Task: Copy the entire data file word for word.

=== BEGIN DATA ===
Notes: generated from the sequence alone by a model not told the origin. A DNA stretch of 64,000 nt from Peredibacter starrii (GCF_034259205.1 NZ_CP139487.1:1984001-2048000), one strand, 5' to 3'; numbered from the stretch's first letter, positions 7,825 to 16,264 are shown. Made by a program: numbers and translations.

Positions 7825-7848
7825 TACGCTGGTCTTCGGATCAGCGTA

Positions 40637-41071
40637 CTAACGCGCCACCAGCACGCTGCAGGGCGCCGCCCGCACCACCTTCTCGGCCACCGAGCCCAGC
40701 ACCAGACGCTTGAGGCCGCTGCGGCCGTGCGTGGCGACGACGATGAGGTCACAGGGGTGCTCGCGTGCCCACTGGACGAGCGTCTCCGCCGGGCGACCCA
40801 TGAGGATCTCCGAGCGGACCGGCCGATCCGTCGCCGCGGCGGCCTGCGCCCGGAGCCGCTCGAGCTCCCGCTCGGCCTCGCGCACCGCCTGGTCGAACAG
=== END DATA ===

Notes: generated from the sequence alone by a model not told the origin. A DNA stretch of 64,000 nt from Peredibacter starrii (GCF_034259205.1 NZ_CP139487.1:1984001-2048000), one strand, 5' to 3'; numbered from the stretch's first letter, positions 7,825 to 16,264 are shown. Made by a program: numbers and translations.

Positions 7825-7848
7825 TACGCTGGTCTTCGGATCAGCGTA

Positions 40637-41071
40637 CTAACGCGCCACCAGCACGCTGCAGGGCGCCGCCCGCACCACCTTCTCGGCCACCGAGCCCAGC
40701 ACCAGACGCTTGAGGCCGCTGCGGCCGTGCGTGGCGACGACGATGAGGTCACAGGGGTGCTCGCGTGCCCACTGGACGAGCGTCTCCGCCGGGCGACCCA
40801 TGAGGATCTCCGAGCGGACCGGCCGATCCGTCGCCGCGGCGGCCTGCGCCCGGAGCCGCTCGAGCTCCCGCTCGGCCTCGCGCACCGCCTGGTCGAACAG